Calling every time a dose of Plan B is taken an abortion is grossly inaccurate and not a rational position to take.

              But they are perfectly within their rights to believe something irrational.

              1. If you believe life begins at conception, doesn’t it make sense to assume it does? Suppose there was a drug that we thought had a 50% chance of killing people. Would it be irrational to be against using that drug?

                1. But it isn’t a 50% chance. Or even a 10%. Making a positive statement about a low probability event is irrational.

                  It would be the same logical error as assuming that every time a bat touched a ball it was a homerun.

                  Listeria can cause a miscarriage and deli meat can carry listeria. Are women who eat deli meat attempting to have an abortion?

              2. Calling every time a dose of Plan B is taken an abortion is grossly inaccurate and not a rational position to take.

                I can’t find anyone who has said that, though. At least not the Hobby Lobby plaintiffs. They’ve said that Plan B may kill fertilized eggs under some circumstances.

                To me, that’s a lot like saying “the guy may be loaded, but almost certainly isn’t” which is a damn good reason not to point it at anyone.

              3. They are not irrational in not being willing to fund that risk.

                1. I agree Tone, and this from a guy who thinks they aren’t quite human until they can live on their own dime.

    2. Yes, everything you, TIT and FOE have to say on this is correct.

      What’s the scientific basis for the Left’s affinity for universal health care? For a “living wage”? etc. etc.

    3. I don’t see any scientific significance to an egg attaching to the walls of the uterus. The significant action is the fertilization where you have for the first time a complete set of human DNA.

      What about cancerous cells? They are unique and complete sets of human DNA. Fertilization and implantation are both just steps in the long process of creating an aware entity. Wherever you choose to draw the line will be at least somewhat arbitrary.

      1. Cancer cells don’t if left alone develop into a full human being. So they are not scientifically the same.

        And yes, the line you draw is always going to be at some level arbitrary. You have to start with some kind of assumption about what constitutes a human life. I would argue that we should assume that the fertilized egg is a human life because it is the human life stripped of all its physical attributes. Once we start defining human life as beginning something later in the development process, we end up defining human life by physical attributes and abilities. And that is a very slippery slope towards declaring the sick or the handicapped or anyone we consider inferior to be something less than human. That is a slope I would prefer not to step out onto.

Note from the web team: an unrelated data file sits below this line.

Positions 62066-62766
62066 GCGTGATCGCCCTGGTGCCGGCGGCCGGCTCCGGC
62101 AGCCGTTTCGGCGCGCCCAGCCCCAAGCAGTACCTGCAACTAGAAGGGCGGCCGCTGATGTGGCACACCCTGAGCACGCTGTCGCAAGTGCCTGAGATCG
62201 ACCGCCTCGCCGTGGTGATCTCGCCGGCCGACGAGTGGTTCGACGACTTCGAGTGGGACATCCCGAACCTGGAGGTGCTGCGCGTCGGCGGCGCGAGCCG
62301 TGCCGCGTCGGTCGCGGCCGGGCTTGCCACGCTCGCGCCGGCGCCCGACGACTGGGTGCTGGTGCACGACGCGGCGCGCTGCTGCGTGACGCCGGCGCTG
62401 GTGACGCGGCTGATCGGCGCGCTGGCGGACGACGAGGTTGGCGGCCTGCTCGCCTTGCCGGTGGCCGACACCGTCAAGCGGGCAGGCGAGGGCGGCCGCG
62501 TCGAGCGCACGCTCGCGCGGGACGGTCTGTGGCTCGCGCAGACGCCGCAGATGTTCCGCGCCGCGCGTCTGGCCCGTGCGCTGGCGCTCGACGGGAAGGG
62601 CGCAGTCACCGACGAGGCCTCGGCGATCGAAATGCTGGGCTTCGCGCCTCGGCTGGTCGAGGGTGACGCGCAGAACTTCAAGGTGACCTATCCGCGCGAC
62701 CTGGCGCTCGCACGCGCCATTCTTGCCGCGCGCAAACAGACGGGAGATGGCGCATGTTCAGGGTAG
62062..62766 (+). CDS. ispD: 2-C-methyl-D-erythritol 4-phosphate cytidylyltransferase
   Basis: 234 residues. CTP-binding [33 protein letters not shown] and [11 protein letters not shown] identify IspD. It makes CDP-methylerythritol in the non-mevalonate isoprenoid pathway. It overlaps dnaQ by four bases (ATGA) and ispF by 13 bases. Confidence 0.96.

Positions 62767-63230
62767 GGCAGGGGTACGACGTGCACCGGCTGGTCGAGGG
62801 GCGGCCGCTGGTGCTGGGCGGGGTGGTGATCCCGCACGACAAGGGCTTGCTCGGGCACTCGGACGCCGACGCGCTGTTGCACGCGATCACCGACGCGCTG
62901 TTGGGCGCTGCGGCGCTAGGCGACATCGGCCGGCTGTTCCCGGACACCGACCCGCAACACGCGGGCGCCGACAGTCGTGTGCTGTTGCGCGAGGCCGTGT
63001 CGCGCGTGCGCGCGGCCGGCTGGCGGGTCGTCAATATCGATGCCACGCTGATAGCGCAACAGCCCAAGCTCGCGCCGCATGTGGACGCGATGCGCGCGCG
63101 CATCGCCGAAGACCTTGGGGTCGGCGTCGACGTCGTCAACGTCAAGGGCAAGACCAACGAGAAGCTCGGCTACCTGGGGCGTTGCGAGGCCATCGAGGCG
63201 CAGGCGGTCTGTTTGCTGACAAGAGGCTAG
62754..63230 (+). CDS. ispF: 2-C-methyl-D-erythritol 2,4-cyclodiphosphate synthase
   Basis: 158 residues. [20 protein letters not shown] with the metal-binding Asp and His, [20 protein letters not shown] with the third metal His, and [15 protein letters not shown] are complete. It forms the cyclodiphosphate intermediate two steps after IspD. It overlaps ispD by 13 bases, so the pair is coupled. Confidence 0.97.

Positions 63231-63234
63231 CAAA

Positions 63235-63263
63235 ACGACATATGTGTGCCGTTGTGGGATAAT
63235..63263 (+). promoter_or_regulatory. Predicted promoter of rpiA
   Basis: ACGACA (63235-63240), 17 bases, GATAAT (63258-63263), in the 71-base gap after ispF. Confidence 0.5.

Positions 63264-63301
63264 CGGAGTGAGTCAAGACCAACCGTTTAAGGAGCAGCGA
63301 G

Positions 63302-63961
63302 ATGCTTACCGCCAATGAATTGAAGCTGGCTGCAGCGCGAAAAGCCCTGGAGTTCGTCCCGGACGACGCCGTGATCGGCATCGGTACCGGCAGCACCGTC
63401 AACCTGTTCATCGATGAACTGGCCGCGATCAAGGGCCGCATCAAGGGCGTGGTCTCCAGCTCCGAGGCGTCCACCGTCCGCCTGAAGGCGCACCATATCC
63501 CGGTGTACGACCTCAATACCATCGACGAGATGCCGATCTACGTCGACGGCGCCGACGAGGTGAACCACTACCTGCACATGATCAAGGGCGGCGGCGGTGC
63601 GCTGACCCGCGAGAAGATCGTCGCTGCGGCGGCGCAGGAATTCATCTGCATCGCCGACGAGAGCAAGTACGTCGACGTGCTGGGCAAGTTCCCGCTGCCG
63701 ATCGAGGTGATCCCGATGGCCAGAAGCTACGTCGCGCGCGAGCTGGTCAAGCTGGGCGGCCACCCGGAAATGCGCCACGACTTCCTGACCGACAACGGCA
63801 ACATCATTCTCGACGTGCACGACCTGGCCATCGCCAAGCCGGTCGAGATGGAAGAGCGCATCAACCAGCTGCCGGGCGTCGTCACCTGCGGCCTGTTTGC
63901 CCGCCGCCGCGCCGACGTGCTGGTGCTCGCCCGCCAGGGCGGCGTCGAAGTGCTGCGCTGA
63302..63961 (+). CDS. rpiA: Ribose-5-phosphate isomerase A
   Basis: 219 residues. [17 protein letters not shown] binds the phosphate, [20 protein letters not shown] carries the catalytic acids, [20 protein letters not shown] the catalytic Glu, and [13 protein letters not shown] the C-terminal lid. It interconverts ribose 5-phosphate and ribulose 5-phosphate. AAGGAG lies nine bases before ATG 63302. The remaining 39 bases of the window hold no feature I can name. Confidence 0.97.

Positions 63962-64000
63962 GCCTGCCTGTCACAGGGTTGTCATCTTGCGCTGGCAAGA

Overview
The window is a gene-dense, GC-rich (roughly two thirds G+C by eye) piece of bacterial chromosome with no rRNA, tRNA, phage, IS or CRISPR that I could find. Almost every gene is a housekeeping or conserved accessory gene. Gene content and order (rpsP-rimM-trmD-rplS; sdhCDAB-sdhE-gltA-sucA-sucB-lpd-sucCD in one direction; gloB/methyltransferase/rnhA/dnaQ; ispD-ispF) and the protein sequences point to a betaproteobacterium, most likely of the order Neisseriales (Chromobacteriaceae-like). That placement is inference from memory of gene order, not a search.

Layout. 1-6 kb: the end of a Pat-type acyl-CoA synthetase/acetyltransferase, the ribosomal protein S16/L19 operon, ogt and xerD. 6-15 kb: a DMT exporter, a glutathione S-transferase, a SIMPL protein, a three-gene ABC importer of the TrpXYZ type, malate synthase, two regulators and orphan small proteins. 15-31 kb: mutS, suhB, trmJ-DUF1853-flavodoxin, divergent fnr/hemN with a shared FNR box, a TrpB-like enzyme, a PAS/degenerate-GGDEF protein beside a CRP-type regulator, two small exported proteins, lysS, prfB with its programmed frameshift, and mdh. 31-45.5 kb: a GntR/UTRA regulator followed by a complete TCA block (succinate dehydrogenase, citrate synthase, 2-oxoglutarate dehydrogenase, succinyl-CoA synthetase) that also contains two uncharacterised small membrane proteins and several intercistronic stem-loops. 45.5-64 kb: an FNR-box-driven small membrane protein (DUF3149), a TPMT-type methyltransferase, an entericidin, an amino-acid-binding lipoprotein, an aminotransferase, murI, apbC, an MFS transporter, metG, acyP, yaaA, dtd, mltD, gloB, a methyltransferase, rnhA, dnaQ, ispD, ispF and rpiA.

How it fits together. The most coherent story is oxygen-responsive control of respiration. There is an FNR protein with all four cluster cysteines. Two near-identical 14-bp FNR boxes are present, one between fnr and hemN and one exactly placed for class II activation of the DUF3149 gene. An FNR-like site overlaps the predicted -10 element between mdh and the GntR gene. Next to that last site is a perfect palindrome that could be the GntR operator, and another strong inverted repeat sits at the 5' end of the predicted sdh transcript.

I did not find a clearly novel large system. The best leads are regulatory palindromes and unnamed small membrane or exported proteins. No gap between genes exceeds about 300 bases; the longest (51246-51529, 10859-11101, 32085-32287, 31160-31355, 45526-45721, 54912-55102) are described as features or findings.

But that is my opinion. There are other equally rational ones.

        1. Cancer cells don’t if left alone develop into a full human being.

          Neither do fertilized eggs. They need a lot of resources and a good bit of luck. The same could be said of unfertilized egg cells.

          There are other equally rational ones.

          I’m assuming you don’t support early term abortion bans then?

          1. Neither do neonates. They need a lot of resources and a good bit of luck.

            1. And that’s why neonates don’t have all the rights and freedoms of an adult human.

              1. True, but presumably you don’t support 4th trimester abortions.

        2. John what about drawing the line at sentience? That wouldn’t jeopardize the sick or handicapped and is seemingly less arbitrary than fertilization.

          I have trouble understanding how people get upset over a few cells but will then go to dinner and eat a pig that was locked in a tiny cage, castrated, and finally had its throat slit.

          1. Now you have to define sentience. My dog is more sentient than a day old baby. I don’t think my dog has a right to life. He certainly does not have the same rights as me. I feel the same away about my meals.

            1. I think pain perception and capacity for emotion is standard meaning for sentient.

              Your dog is in every way a more complex being than a day old baby, how would we justify right to life for the baby but not the dog? At the very least it has a right to not suffer undue harm.

              1. At the very least it has a right to not suffer undue harm.

                Agreed. To be clear, I only think a day old baby has a right not be deliberately or negligently harmed by others. I don’t think the baby has a right to sustenance or care. Fortunately, such a right isn’t needed to make sure that the vast majority of babies are cared for.

                1. Interesting, yes I imagine given the natural rarity of the event it would be almost entirely taken care of by charity.

          2. Because what is “sentience”? Isn’t their gradients of it? You or I are more sentient than a new born child or a profoundly mentally disabled person. If the line is sentience, aren’t they by definition lesser human beings than you and I and thus not entitled to the same rights and dignity?

            1. A newborn is already not entitled to the same rights, they can’t vote for example. But the fact that they can feel pain, fear, joy etc means they deserve some moral consideration.

            2. aren’t they by definition lesser human beings than you and I and thus not entitled to the same rights and dignity?

              Regardless of where the line is, that’s how we treat children, babies and embryos. Two year olds have no right to free speech or association. They have no right to due process or association. They have no freedom of religion.